Chapter 4 - § 4.3 SPECIFIC ISSUES



➢ Juror Bias. A trial court's application of CRE 606(b) to bar evidence of a juror's racial bias against a criminal defendant violated the defendant's Sixth Amendment right to an impartial jury. The juror made racially biased statements during jury deliberations including that (1) the defendant "did it because he's Mexican and Mexican men take whatever they want"; (2) Mexican men are physically controlling of women because they have a sense of entitlement and think they can "do whatever they want" with women; (3) the defendant "was guilty because, in [the juror's] experience as an ex-law enforcement officer, Mexican men had a bravado that caused them to believe they could do whatever they wanted with women"; (4) where the juror used to patrol as a law enforcement officer, "nine times out of ten Mexican men were guilty of being aggressive toward women and young girls"; and (5) the defendant's alibi witness was not credible because, among other things, he was "an illegal." The defendant was convicted of one count of unlawful sexual contact and two counts of harassment. Not only did the juror rely on "a dangerous racial stereotype to conclude [the defendant] was guilty and his alibi should not be believed, but he also encouraged other jurors to join him in convicting on that basis." Peña-Rodriguez v. Colorado, 137 S. Ct. 855, 862, 870 (2017).

➢ Intoxication; Juror or Judge. While a moderate use of liquor by a juror is not a ground for reversal of a judgment, uncontradicted affidavits showing that a juror was intoxicated while deliberating upon a verdict were sufficient to justify setting aside the verdict and granting a new trial. It was shown that the judge was himself intoxicated when he denied the motion for mistrial based on juror misconduct. A judge's intoxication during the disposition of a case is a basis to conclude that a fair and impartial trial was not accorded to the parties. Repath v. Walker, 21 P. 917, 917-18 (Colo. 1889).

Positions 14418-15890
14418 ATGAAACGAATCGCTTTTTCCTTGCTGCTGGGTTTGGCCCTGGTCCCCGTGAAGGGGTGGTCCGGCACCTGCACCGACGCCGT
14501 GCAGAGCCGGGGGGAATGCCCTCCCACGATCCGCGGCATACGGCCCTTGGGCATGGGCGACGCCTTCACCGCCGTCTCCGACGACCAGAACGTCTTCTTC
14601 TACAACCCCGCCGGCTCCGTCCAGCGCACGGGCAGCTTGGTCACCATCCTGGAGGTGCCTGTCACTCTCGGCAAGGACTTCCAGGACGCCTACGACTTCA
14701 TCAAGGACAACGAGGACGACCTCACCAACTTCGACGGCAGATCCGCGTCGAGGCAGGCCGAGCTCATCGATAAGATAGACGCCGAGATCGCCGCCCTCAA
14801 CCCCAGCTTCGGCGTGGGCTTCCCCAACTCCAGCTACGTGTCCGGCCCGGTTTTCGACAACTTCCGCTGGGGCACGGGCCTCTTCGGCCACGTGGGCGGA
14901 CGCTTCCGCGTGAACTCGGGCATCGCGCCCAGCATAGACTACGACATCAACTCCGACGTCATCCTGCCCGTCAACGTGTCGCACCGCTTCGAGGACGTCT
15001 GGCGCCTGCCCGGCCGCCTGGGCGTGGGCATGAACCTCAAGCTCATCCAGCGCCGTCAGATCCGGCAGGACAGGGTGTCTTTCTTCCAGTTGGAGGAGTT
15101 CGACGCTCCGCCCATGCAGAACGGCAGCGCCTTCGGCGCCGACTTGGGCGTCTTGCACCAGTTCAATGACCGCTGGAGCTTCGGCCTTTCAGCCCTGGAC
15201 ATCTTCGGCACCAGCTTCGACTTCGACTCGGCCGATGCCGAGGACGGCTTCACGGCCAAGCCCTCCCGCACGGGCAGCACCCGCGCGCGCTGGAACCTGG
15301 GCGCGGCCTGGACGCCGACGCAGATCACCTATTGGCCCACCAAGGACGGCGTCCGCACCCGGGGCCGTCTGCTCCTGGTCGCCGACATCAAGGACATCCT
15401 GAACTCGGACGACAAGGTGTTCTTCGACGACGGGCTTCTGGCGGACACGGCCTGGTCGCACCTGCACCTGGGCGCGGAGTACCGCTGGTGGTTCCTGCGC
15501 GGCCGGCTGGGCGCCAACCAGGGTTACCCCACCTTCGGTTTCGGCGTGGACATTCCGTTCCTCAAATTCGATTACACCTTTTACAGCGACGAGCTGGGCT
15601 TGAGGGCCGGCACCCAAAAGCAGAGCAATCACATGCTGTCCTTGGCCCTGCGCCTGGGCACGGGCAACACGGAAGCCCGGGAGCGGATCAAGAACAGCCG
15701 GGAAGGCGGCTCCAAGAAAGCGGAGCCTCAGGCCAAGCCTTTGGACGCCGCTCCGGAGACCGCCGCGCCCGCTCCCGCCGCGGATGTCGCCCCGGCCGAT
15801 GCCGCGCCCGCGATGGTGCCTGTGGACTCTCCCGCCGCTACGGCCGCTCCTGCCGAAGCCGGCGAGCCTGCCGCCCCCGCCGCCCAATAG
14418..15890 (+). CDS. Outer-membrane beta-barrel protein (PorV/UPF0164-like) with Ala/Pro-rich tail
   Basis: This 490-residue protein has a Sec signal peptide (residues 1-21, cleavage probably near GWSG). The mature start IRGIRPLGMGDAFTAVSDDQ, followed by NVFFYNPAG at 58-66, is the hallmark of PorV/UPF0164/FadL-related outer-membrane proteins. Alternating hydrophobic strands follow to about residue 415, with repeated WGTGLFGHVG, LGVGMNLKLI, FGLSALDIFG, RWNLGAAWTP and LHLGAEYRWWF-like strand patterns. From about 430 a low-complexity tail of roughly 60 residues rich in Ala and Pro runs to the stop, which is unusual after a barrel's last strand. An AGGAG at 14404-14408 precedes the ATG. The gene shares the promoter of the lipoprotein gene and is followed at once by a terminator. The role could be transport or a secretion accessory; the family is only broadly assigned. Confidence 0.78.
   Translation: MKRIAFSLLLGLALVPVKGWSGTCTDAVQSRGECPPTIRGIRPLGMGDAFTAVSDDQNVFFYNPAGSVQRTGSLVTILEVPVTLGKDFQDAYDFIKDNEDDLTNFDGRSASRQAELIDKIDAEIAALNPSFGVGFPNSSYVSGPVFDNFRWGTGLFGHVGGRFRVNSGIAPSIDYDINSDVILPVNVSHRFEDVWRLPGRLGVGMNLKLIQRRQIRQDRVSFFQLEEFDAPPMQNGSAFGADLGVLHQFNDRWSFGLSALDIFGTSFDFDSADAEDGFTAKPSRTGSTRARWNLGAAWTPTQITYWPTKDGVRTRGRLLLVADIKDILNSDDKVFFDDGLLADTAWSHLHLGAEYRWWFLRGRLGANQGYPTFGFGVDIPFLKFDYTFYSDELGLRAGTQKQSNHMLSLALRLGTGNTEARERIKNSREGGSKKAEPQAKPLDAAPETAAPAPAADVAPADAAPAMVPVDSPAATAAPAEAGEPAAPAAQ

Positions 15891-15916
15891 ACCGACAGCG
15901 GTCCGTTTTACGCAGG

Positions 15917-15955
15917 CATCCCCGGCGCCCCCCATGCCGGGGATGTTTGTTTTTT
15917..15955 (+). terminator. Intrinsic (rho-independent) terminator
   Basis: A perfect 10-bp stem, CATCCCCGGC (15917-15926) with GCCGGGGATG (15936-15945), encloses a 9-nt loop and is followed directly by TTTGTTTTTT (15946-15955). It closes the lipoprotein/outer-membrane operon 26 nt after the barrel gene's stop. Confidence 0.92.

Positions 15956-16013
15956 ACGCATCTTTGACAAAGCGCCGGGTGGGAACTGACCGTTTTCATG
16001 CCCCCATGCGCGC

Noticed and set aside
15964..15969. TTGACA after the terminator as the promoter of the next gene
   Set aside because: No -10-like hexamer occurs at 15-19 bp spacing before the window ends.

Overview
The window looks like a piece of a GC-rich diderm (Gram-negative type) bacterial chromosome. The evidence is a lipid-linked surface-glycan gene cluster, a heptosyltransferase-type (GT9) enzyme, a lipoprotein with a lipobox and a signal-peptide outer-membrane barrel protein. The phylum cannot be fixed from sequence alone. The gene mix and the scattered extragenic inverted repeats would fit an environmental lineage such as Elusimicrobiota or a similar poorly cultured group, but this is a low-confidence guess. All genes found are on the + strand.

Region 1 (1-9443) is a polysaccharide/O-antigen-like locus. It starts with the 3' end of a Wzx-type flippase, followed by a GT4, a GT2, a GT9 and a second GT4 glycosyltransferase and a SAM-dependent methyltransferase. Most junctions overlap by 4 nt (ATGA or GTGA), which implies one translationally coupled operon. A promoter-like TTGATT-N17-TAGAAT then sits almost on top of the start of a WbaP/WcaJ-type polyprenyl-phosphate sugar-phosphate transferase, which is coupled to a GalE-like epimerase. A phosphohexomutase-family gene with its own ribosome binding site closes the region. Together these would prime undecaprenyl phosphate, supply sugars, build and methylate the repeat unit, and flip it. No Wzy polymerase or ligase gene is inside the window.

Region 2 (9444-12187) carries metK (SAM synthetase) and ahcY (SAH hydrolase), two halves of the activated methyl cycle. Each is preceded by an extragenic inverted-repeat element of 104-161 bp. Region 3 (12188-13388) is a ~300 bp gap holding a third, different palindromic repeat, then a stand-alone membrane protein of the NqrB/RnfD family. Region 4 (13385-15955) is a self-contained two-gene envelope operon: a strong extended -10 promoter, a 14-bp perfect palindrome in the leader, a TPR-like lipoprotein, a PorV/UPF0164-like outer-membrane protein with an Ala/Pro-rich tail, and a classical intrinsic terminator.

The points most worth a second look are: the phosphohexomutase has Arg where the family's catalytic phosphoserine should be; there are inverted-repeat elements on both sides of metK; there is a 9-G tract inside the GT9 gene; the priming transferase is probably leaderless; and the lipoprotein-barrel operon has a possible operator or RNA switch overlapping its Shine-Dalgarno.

➢ Juror Communications. When information comes to the court that extraneous information was brought to the jury, the trial court should examine the individual jurors to determine whether the information had a prejudicial effect. People v. Fox, 862 P.2d 1000, 1003 (Colo. App. 1993).

➢ Juror Communications. Comments by an alternate juror to a regular juror that counsel was leading his own witness and putting words in his mouth did not require a mistrial when the regular juror said nothing the alternate had said would influence her decision in the case; it did not constitute tampering with a juror. Kepley v. Kim, 843 P.2d 133, 136-37 (Colo. App. 1992).

➢ Juror Communications. While on a jury view of a place or property, no person shall speak to the jury on any subject connected with the trial excepting only the guide and officer in compliance with instructions given to them by the court. C.R.C.P. 47(k).

➢ Juror Communications. Statements by the defendant's employees and witnesses to jurors outside the court is misconduct but not such that a mistrial was required since the statements were not disclosed by the jurors to others on the jury. Denver Alfalfa Milling & Products Co. v. Erickson, 239 P. 17, 18-19 (Colo. 1925).